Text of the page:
Police in Berlin have arrested a 24-year-old German of Lebanese origin and a 28-year-old Palestinian from the Gaza Strip two men on suspicion of acquiring chemicals for a bomb attack.

Officers raided their homes as well as a mosque in the working class neighbourhood of Wedding on Thursday, a Berlin police spokesman said.

Thomas Neuendorf said authorities had launched the investigation, reportedly codenamed "Rainshower", several months ago but did not provide further details.

He also declined to comment on a possible link to the September 11 anniversary or the late September visit of Pope Benedict XVI to Germany, which will start in Berlin.

"There are no indications of specific targets of an attack," said the spokesman. "The men were still in the planning process."

The news website Spiegel Online quoted police as saying the suspects did not appear to belong to a known terrorism organisation or have links to extremist groups abroad.

Authorities say the men had acquired several coolants and an acid normally used in farming with the aim of building an explosive, the daily Berliner Morgenpost reported online.

Neuendorf said the probe began when the firms where the chemicals were ordered reported the suspicious purchases to police and that the men had not yet started building a bomb.

A spokeswoman for the public prosecutor's office said it had launched a probe against the men on "suspicion of preparing a major violent crime against the state".

The suspects regularly attended the mosque in Wedding and occasionally spent the night there, the Morgenpost said.

Al Jazeera's Nick Spicer, reporting from Berlin, said: "Over 200 police officers were involved in the raid at the mosque."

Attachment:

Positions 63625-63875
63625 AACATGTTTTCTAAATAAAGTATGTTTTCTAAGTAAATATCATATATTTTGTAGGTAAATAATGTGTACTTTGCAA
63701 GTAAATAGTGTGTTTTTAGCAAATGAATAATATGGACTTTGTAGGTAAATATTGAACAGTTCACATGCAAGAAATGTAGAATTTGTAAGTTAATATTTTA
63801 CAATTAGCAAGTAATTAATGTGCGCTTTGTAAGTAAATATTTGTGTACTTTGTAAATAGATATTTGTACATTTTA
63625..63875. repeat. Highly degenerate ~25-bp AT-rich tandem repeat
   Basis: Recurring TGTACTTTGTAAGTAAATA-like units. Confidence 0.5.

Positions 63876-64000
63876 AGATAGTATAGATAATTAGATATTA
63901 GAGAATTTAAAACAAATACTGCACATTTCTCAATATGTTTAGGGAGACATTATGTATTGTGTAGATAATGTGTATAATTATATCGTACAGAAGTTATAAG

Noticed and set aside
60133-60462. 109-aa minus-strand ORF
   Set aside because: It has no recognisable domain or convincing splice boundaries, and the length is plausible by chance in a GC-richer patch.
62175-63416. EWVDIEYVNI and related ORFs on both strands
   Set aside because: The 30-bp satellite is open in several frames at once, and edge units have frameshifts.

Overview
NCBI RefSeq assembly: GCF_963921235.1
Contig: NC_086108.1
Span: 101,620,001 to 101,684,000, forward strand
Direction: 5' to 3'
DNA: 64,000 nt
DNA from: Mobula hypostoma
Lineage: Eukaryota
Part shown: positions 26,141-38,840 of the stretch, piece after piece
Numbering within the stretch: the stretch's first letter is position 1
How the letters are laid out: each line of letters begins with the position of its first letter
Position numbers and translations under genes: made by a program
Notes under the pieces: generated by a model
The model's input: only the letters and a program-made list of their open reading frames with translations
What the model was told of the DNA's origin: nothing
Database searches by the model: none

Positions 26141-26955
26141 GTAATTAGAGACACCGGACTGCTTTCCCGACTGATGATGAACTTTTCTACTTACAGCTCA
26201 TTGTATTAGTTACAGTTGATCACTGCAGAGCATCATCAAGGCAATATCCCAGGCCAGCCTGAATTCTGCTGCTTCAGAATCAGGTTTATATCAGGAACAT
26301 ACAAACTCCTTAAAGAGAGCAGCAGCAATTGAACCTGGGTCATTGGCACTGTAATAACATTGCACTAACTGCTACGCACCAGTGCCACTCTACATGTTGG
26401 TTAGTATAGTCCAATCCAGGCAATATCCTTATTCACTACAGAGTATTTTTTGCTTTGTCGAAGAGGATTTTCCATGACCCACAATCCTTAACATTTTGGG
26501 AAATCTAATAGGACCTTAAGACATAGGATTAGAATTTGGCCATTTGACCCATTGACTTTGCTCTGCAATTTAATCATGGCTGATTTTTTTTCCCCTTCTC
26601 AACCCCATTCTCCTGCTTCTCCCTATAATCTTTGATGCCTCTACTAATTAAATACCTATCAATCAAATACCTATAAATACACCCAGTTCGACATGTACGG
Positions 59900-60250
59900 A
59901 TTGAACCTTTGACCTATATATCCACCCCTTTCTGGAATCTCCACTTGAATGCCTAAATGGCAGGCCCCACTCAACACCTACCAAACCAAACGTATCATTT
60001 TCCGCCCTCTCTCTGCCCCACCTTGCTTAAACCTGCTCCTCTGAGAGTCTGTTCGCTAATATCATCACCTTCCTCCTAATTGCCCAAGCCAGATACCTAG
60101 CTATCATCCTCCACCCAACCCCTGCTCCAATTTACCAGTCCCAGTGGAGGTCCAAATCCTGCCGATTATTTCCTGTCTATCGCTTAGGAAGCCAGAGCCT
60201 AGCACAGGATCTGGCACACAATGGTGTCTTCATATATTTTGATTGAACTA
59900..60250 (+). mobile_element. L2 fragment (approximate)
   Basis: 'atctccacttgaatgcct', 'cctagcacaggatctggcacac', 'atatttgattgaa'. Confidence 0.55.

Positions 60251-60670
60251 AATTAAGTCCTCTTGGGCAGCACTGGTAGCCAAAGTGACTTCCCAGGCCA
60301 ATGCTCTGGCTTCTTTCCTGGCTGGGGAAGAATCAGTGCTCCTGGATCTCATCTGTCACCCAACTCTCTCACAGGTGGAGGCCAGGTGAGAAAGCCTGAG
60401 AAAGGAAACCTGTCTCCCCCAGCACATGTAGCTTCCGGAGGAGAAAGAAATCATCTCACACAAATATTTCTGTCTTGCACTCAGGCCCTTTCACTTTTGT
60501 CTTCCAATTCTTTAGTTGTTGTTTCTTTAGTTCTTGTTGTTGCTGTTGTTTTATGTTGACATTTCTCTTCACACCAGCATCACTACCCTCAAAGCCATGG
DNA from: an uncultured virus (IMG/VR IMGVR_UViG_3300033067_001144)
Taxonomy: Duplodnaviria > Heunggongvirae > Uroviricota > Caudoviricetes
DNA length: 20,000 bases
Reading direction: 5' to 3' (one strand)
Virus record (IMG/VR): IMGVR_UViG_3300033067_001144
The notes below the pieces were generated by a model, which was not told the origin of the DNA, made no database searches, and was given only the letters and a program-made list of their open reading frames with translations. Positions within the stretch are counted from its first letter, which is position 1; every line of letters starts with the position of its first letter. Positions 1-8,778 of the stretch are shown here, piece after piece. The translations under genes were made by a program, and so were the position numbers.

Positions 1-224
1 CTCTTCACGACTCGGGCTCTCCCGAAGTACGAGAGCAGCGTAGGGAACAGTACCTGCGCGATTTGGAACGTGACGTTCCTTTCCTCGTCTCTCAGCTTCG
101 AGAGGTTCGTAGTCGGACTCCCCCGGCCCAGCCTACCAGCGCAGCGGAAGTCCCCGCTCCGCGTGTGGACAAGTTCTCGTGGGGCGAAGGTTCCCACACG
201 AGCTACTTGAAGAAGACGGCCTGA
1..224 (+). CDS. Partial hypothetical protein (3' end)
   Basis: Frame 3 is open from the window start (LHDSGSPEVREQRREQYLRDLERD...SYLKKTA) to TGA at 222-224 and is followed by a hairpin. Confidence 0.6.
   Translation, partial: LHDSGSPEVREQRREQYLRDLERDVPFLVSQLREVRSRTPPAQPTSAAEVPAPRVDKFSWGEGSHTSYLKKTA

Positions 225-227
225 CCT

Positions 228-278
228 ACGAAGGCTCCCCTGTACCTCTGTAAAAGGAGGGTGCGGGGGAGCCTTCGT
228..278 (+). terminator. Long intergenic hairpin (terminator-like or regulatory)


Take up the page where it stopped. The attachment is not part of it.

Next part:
Officers were out in force at the mosque, where they had closed off the street in front with police tape.

"Witnesses told me the police came in the eraly morning with battering rams, many are still in shock," said journalist.

Merkel warning

According to the German interior minister, Hans-Peter Friedrich, up to 1,000 Islamic extremists are believed to be living in Germany who could be described as potential terrorists.

Angela Merkel, the German chancellor, said on Saturday in her weekly video podcast that the fight against terrorism still had to be won a decade after the September 11 attacks, as she defended Germany's unpopular deployment in Afghanistan.

"Osama bin Laden is dead, but terrorism has not yet been defeated," she said.

There have recently been a number of high-profile cases involving men of Muslim origin living in Germany accused of terrorism.

In April, police detained three alleged al-Qaeda members accused of plotting attacks in Germany.

The three were Germans of Moroccan origin from the western state of North Rhine-Westphalia and were reportedly caught with large amounts of explosives.

Al 21-year-old Kosovan went on trial last week for killing two US airmen who were heading to Afghanistan from the western city of Frankfurt in March, in what has been called the first jihadist attack on German soil.

Source: Al Jazeera and agencies